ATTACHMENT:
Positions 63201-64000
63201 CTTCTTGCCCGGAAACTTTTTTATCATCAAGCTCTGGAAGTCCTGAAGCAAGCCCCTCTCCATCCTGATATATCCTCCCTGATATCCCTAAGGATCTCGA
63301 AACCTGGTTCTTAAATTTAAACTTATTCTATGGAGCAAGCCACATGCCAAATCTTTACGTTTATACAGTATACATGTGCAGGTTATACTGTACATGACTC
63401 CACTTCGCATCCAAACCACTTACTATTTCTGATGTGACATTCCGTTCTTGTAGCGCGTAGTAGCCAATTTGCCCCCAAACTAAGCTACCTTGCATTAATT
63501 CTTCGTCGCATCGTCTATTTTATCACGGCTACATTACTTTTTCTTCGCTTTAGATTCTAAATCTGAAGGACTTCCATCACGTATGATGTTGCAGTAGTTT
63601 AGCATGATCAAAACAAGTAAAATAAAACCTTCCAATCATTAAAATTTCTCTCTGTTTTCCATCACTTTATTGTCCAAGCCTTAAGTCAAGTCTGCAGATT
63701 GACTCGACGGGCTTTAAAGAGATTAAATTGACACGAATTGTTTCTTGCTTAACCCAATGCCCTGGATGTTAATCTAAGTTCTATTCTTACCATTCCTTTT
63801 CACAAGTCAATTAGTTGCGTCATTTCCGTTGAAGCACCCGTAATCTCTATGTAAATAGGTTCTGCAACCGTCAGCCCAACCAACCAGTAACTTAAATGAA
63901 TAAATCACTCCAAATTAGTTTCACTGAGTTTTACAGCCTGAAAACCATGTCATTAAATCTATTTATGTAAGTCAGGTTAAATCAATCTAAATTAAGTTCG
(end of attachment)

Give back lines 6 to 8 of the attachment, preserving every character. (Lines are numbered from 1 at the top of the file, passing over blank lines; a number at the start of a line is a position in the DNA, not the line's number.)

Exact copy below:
63601 AGCATGATCAAAACAAGTAAAATAAAACCTTCCAATCATTAAAATTTCTCTCTGTTTTCCATCACTTTATTGTCCAAGCCTTAAGTCAAGTCTGCAGATT
63701 GACTCGACGGGCTTTAAAGAGATTAAATTGACACGAATTGTTTCTTGCTTAACCCAATGCCCTGGATGTTAATCTAAGTTCTATTCTTACCATTCCTTTT
63801 CACAAGTCAATTAGTTGCGTCATTTCCGTTGAAGCACCCGTAATCTCTATGTAAATAGGTTCTGCAACCGTCAGCCCAACCAACCAGTAACTTAAATGAA